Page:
'Pay Attention Mother Fuckers': Bruce Nauman’s slippery, split-up MoMA retrospective rewards vigilant viewers

Bruce Nauman. Contrapposto Studies, i through vii (2015/16) © 2018 Bruce Nauman/Artists Rights Society (ARS), New York. Photo courtesy the artist and Sperone Westwater, New York

Bruce Nauman. Contrapposto Studies, i through vii (2015/16) © 2018 Bruce Nauman/Artists Rights Society (ARS), New York. Photo courtesy the artist and Sperone Westwater, New York

Bruce Nauman is an artist’s artist, if ever one was. “He’s my god,” remarked Tony Oursler at the opening of Nauman’s five-decade retrospective at MoMA. Most of the show actually is across the East River at MoMA PS1. “Oh, that explains it,” said one guest, relieved to hear that the small number of large-scale works divvying up the museum’s top floor wasn’t all there was on offer. Indeed, this is a show that doesn’t look or feel anything like the typical blockbuster.

That’s because it isn’t. Nauman has spent his life as an artist breaking ground well away from the mainstream or any major art center. (New Mexico is his longtime home.) As the exhibition’s curator, Kathy Halbreich—until recently MoMA’s associate director—selected and organised Nauman’s sculpture, photography, videos, neons, sound works, drawings and maquettes in a manner that similarly defies expectations.

Bruce Nauman, One Hundred Live and Die (1984) © 2018 Bruce Nauman/Artists Rights Society (ARS), New York. Photo: Dorothy Zeidman, courtesy the artist and Sperone Westwater, New York

Nauman’s work can be as corporeal as it is cerebral, both mystifying and literal, turning on word-play and ambiguity. Dance or Exercise on the Perimeter of a Square (Square Dance) from 1967-68, shows the artist doing exactly that, repeatedly. Make Me Think Me, a brain-twister of a drawing that—like the 1975 lithograph, Help Me, Hurt Me—appears to be of two minds at once. As such, it's a touchstone of the whole enterprise, which is less sensation than it is sneaky. “It’s based on deep thinking, deep skepticism, and deep willingness to feel uncertain,” Halbreich said of Nauman’s work earlier that day, at PS1, where the show fills all three floors of the building, formerly a city school. She defined that uncertainty as a path to freedom, where nothing is set in stone and everything is accessible, including the darker corners of the mind and the space it physically occupies.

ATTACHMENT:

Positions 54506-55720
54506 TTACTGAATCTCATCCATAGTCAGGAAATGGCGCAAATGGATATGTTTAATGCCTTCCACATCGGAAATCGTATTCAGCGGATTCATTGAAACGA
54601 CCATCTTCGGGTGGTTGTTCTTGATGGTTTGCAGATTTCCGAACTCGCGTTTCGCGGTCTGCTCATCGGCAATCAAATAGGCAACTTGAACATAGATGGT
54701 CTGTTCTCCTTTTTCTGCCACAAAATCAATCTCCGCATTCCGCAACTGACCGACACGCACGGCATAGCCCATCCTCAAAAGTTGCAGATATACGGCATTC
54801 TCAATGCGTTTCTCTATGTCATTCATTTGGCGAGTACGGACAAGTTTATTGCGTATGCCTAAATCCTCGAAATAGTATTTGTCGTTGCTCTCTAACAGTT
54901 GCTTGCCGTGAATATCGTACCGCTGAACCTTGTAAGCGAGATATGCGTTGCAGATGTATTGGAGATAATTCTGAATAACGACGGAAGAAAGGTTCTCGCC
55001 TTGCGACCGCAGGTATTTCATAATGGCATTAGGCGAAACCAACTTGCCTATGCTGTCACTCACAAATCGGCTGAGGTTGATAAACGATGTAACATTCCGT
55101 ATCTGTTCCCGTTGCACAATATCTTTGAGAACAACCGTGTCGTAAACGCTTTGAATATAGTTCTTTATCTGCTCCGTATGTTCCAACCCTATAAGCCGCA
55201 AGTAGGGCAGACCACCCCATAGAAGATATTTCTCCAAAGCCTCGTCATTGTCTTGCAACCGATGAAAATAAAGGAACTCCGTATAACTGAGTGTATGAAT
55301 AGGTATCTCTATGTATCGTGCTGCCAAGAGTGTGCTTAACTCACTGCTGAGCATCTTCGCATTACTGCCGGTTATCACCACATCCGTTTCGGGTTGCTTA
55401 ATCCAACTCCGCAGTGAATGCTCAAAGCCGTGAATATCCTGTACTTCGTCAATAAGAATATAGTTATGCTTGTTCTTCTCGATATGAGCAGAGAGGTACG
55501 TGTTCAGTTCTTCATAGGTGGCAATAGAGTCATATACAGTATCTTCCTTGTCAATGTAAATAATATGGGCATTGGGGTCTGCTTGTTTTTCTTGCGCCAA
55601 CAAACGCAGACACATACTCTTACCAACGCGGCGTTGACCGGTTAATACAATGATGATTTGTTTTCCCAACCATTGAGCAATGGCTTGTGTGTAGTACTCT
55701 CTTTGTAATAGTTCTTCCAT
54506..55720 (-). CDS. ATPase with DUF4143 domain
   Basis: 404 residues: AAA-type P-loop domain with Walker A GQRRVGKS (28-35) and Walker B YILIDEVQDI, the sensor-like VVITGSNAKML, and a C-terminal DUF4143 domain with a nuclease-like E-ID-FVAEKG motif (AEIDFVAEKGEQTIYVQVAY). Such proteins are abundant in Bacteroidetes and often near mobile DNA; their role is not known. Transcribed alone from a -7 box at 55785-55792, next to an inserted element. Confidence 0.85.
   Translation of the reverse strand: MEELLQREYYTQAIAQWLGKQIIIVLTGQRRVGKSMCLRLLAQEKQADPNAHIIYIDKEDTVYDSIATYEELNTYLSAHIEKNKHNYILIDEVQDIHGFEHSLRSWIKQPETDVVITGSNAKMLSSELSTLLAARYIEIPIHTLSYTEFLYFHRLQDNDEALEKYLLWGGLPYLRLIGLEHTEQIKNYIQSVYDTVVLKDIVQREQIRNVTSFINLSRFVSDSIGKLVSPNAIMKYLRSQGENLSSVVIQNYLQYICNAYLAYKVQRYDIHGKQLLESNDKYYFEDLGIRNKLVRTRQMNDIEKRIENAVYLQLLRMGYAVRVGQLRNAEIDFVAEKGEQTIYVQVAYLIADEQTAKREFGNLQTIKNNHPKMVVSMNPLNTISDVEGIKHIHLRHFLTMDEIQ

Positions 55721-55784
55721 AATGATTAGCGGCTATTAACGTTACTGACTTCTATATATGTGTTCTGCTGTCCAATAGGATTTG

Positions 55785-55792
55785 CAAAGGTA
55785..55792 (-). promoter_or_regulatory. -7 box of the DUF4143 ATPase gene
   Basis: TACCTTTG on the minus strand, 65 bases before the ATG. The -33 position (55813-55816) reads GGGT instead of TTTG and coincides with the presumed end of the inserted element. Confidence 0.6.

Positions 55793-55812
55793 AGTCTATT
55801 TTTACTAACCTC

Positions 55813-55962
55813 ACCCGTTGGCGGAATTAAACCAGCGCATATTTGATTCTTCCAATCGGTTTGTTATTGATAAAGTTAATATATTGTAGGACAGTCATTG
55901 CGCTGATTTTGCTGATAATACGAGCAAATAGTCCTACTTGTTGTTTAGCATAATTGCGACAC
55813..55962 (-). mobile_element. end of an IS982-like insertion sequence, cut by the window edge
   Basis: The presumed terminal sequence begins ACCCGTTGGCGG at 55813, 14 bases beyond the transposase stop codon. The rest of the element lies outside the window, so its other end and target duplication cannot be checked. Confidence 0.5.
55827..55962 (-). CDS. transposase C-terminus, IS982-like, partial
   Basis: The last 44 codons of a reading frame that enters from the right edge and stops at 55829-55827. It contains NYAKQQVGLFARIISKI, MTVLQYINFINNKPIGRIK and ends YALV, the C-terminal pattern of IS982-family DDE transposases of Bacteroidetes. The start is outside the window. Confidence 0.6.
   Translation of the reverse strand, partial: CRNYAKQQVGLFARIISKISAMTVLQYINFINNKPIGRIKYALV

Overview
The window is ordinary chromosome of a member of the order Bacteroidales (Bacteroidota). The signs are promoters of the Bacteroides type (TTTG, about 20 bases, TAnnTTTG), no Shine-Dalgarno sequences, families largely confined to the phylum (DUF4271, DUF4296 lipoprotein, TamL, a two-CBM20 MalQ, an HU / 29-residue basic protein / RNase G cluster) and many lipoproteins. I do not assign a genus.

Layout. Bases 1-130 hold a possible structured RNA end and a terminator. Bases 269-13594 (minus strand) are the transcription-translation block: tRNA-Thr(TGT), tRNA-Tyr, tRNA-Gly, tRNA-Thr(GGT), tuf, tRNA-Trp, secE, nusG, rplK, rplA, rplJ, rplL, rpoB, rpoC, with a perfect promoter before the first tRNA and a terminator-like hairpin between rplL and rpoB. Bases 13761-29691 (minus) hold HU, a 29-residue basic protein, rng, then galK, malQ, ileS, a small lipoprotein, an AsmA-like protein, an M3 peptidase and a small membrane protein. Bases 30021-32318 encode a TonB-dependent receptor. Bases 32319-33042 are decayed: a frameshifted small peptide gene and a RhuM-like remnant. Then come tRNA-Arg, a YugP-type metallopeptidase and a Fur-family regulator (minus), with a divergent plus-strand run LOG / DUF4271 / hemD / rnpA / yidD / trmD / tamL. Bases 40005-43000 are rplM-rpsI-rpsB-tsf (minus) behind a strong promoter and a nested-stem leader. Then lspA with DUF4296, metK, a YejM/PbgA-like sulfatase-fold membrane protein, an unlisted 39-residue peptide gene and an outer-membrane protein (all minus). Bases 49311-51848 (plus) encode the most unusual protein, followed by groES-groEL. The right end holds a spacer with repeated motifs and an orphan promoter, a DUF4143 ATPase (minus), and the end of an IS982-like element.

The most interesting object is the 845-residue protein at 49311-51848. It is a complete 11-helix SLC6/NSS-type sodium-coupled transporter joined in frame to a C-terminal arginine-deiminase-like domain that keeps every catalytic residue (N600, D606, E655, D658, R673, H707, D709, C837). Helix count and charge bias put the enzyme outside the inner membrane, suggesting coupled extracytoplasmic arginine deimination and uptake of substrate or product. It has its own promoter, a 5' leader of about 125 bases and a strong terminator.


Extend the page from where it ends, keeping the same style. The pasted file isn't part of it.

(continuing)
Passive viewing is not in the cards here. That may be one reason why the number of people at the bar in MoMA’s lobby during the opening far outnumbered those puzzling out the show upstairs. Nauman is notoriously hard to “get” in the few moments that museum-goers usually give to a single work on view. Throughout the time I spent at each venue, I couldn’t help feeling that this was one collective viewing experience that was most effective when experienced alone.

The exhibition forcefully makes that point with Kassel Corridor (1972), which takes up a great deal of floor space without showing the viewer all that much. (One of the disappearing acts indicated in the exhibition’s title.) All that’s visible are the backs of curving walls between which is a corridor far too small to accommodate a human body. Yet a locked door on one side allows viewers who have obtained a key—one per hour—to step inside.

Bruce Nauman. Corridor Installation (Nicholas Wilder) (1970) © 2018 Bruce Nauman/Artists Rights Society (ARS), New York. Photo courtesy Friedrich Christian Flick Collection im Hamburger Bahnhof, Berlin

Alternatively, you can walk to the end of Nauman’s other narrow, claustrophobic corridors, only to see yourself retreating on a grungy black-and-white video monitor while still moving forward. Or submit to an interior-life command, familiar to any living soul: Get Out of My Mind, Get Out of This Room. Or tap your toes while waiting for the contrasting options in the 1984 neon, One Hundred Live and Die, to light up, one by one. Even more restless an experience awaits you in 2001’s Mapping the Studio II with color shift, flip, flop, and flip/flop (Fat Chance John Cage), where security cameras record Nauman’s deserted workplace overnight, when rats and other field animals or shifts in atmosphere can appear at any time. As MoMA director Glenn Lowry put it: “Nothing happens. Until everything happens.”

The crazy-making, four-channel video comprising Clown Torture (1987), where a face-painted and costumed actor jumps up and down, screaming, “Pete and Repeat are sitting on a fence,” over and over, are at PS1. As is the influential A Cast of the Space Under My Chair (1965-68) and a new, 3D work that Nauman made for the show. It revisits Walk with Contrapposto from 1968, only now he’s not the handsome, lithe figure sashaying like a supermodel but an aging, heavier man struggling to hold his balance.

Bruce Nauman, Pay Attention (1973) © 2018 Bruce Nauman/Artists Rights Society (ARS), New York. Photo: Pay Attention, © 1973 Bruce Nauman and Gemini G.E.L.

This is a show that is all about focused observation, or rather surveillance, which in today’s world makes the often opaque Nauman look utterly prescient.

Bruce Nauman: Disappearing Acts debuted last spring at the Schaulager in Basel. In New York, the show may not have the cohesiveness that a single venue can offer, but its slippage actually rewards vigilance. As the 1973 lithograph greeting visitors to PS1 commands, in reverse letters, “Pay Attention Mother Fuckers.”

• Bruce Nauman: Disappearing Acts, through 25 February 2019 at the Museum of Modern Art and MoMA PS1, New York